The average, healthy adult metabolizes one serving of alcohol in about one hour. Drinking more than this means the liver does not process alcohol very quickly, and it remains in the blood for longer, so you will feel drunk.
People who drink alcohol, even casually and safely, want the relaxing effects of the substance, which can lead to slowed reaction times and reflexes, slowed heart rate, sleepiness, and lowered inhibitions. These effects are caused by metabolites from alcohol binding to receptors in the brain and allowing more GABA to be available to slow down firing between neurons.
In large amounts, alcohol can lead to memory problems, liver damage, and poisoning. Drinking a lot of alcohol over a long time can cause damage to the body and brain. This intoxicant is very toxic to several major organ systems.
If you become dependent on it, some of the withdrawal symptoms can be deadly. One such withdrawal condition is delirium tremens, which involves the following symptoms:
Because alcohol abuse and dependence can have such a strong impact on GABA in the brain, detox must be carefully managed by medical professionals. It may involve small, supervised doses of other sedatives that manage GABA, like benzodiazepines. However, some of these drugs are addictive, so they must be managed carefully.
This is a class of sedative drugs designed to treat anxiety, insomnia, panic attacks, and some types of seizure disorders. There are three basic types of benzodiazepines:
Depending on how the medication is prescribed, the drug may be taken as needed to manage a panic attack, help the person go to sleep one night, or manage a seizure disorder.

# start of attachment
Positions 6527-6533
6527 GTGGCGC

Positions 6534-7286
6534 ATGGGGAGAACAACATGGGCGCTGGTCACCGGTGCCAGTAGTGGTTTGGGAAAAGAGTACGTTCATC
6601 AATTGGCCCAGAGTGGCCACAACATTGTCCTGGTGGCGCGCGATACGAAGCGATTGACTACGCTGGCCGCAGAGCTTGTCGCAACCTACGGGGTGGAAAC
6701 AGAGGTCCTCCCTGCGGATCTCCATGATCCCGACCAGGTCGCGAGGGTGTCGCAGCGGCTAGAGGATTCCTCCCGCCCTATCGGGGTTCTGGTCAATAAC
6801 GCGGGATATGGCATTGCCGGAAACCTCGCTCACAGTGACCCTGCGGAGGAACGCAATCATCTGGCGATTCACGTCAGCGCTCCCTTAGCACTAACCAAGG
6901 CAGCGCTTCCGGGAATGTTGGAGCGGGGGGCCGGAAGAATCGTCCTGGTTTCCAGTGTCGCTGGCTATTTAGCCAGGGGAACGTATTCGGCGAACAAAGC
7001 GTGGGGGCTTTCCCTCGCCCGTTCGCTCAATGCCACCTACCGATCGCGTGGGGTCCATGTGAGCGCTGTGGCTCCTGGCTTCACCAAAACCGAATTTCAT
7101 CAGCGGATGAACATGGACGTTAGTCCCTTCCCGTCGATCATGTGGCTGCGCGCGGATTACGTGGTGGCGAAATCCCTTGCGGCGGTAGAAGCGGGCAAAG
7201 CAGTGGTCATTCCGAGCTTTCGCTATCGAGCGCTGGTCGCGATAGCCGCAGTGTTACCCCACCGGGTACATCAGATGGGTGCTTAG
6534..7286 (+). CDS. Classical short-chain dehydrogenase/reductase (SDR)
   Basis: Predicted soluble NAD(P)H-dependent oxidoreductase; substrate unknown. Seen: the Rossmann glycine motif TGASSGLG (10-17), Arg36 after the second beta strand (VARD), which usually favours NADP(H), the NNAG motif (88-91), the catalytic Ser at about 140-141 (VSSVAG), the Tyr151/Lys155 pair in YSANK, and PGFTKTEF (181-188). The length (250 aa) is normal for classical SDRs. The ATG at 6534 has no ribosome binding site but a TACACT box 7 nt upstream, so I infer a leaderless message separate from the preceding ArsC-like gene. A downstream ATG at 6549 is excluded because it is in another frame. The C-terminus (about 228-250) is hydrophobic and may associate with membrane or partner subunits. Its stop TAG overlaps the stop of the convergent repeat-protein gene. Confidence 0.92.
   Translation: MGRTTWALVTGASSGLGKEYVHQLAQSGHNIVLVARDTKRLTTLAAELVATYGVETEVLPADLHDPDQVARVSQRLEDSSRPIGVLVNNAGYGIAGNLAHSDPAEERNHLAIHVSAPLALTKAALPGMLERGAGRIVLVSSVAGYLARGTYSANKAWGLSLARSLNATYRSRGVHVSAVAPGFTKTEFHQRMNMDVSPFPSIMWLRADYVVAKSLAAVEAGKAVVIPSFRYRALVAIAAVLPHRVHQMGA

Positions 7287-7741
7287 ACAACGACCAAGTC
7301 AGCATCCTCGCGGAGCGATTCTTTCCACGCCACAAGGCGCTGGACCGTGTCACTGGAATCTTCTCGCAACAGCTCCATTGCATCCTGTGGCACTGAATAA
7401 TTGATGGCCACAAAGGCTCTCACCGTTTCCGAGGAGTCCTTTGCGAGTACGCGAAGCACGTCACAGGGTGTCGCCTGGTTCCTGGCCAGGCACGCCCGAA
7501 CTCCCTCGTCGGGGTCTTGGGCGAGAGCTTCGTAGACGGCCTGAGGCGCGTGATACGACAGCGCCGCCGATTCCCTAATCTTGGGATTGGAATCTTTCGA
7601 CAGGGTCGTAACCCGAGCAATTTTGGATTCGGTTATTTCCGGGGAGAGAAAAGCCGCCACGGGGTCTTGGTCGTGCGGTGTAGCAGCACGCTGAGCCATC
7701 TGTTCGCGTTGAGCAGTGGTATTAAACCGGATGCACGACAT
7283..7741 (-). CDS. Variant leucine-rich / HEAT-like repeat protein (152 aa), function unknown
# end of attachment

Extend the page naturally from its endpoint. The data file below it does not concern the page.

With few exceptions, people who receive prescriptions for benzodiazepines should not take them for more than a few weeks, and they should only take them as prescribed by their supervising physician because they can quickly lead to physical dependence and tolerance. This is associated with their effect on GABA in the brain.
People who struggle with general anxiety, anxiety associated with depression, or insomnia may have high levels of stress because their brains naturally produce less GABA. When a drug adds more GABA, the feeling of relaxation, happiness, and relief can lead to compulsive behaviors or emotional dependence on the drug. Then, the brain becomes used to the drug’s presence, and it comes to rely on it to manage any GABA in the brain. Eventually, a larger dose is needed to release an amount of GABA that will allow the person to feel calm or “normal.”
Benzodiazepines target GABA(A) receptors more specifically than earlier forms of sedatives, like barbiturates. Many people abuse benzodiazepines, especially alongside other addictions like opioids or alcohol. These people need medically supervised detox and rehabilitation.
These medications were once prescribed for anxiety, panic, insomnia, epilepsy, to relax muscles, and as part of anesthesia. While they are still sometimes used for seizures, muscle relaxing, and anesthesia, they are much rarer now due to their high rates of addiction, abuse, and overdose.